Oklahoma Patent of the Month – January 2023

Traditional image processing systems have advanced the medical industry and our understanding of a patient’s status. Some solutions can even readily segment certain anatomy, like bones, for in-depth review. Unfortunately, there has not been a solution for autonomously segmenting coronary artery vessel x-ray images. 

Kardiolytics Inc, a leader in medical imaging technology, has developed a novel solution for the efficient and autonomous segmentation of contrast-filled coronary artery vessels. The method uses advanced machine learning technologies such as a convolutional neural network (CNN) to process x-ray images, enabling a detailed segmentation of anatomy fragments in a matter of seconds.

The process begins with receiving an x-ray angiography scan of the coronary vessels, which is then preprocessed to output a preprocessed scan. The preprocessing step includes procedures such as windowing, filtering, and normalization, and may even include computing a Jerman filter response, which is then provided as input to a second channel of the segmentation convolutional neural network.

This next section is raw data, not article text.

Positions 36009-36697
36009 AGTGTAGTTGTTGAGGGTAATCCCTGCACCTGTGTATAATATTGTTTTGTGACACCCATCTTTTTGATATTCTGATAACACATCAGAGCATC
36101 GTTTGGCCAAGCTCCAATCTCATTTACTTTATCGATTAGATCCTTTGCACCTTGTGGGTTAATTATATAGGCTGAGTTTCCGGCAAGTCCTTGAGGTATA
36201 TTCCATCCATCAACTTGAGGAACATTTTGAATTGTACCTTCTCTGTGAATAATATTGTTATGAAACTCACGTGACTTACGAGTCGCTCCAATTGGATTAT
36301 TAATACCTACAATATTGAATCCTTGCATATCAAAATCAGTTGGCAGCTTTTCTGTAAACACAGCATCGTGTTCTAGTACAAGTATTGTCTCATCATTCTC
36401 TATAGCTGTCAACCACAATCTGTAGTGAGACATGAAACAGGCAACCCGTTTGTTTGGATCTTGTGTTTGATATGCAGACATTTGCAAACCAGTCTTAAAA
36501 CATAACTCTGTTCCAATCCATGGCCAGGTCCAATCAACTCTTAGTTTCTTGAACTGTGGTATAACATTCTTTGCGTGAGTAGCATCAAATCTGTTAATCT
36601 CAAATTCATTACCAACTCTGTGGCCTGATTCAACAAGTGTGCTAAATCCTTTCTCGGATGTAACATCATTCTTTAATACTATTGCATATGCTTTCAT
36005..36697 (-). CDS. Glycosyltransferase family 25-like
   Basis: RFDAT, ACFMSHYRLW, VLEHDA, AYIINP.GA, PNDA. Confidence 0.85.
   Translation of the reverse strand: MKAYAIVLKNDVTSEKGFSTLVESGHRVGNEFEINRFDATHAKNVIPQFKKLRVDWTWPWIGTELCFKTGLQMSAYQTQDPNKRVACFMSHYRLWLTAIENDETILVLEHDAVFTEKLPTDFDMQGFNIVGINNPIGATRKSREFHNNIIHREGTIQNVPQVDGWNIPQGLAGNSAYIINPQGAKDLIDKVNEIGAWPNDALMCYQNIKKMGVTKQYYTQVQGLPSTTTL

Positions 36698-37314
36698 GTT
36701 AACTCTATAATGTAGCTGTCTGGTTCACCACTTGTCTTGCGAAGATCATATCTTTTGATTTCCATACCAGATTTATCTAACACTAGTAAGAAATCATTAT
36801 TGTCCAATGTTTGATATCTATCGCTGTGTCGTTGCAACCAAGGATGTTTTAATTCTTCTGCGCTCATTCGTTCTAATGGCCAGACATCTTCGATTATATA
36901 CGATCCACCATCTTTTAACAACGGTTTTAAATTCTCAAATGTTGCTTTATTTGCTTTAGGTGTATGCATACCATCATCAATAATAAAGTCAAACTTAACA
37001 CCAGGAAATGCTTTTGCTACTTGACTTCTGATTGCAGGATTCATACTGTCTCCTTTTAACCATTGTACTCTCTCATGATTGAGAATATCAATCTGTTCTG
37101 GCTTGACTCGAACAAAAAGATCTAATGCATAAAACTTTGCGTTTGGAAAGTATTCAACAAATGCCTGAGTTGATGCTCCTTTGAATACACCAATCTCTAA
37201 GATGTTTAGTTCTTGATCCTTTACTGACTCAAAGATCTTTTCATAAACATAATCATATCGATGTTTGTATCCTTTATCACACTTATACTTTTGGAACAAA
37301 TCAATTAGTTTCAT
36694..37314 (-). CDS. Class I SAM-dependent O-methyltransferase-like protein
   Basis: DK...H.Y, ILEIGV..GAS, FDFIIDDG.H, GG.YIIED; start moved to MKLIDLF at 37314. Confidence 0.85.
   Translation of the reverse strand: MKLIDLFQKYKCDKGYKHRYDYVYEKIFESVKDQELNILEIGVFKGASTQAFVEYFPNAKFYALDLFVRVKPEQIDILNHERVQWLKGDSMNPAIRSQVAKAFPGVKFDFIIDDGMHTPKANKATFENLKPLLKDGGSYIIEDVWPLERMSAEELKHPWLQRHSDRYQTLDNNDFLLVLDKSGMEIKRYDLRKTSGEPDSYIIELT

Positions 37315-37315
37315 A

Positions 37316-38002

The trained CNN then performs autonomous coronary vessel segmentation and outputs a mask that denotes the coronary vessels. The result is a highly efficient and accurate representation of the coronary vessels, facilitating the diagnosis, treatment, and monitoring of coronary artery diseases.

Prior to Kardiolytics, physicians were reliant on complex, expensive, and highly invasive procedures that involve inserting probes into the heart to obtain the same diagnostic information that can now be readily derived from non-invasive imaging and AI processing. Kardiolytics’ solution is a significant advancement in medical imaging technology, offering a faster and more reliable way to detect and segment contrast-filled coronary artery vessels in x-ray images. With this new technology, medical professionals can diagnose and treat coronary artery diseases with greater ease and accuracy, ultimately improving patient outcomes.

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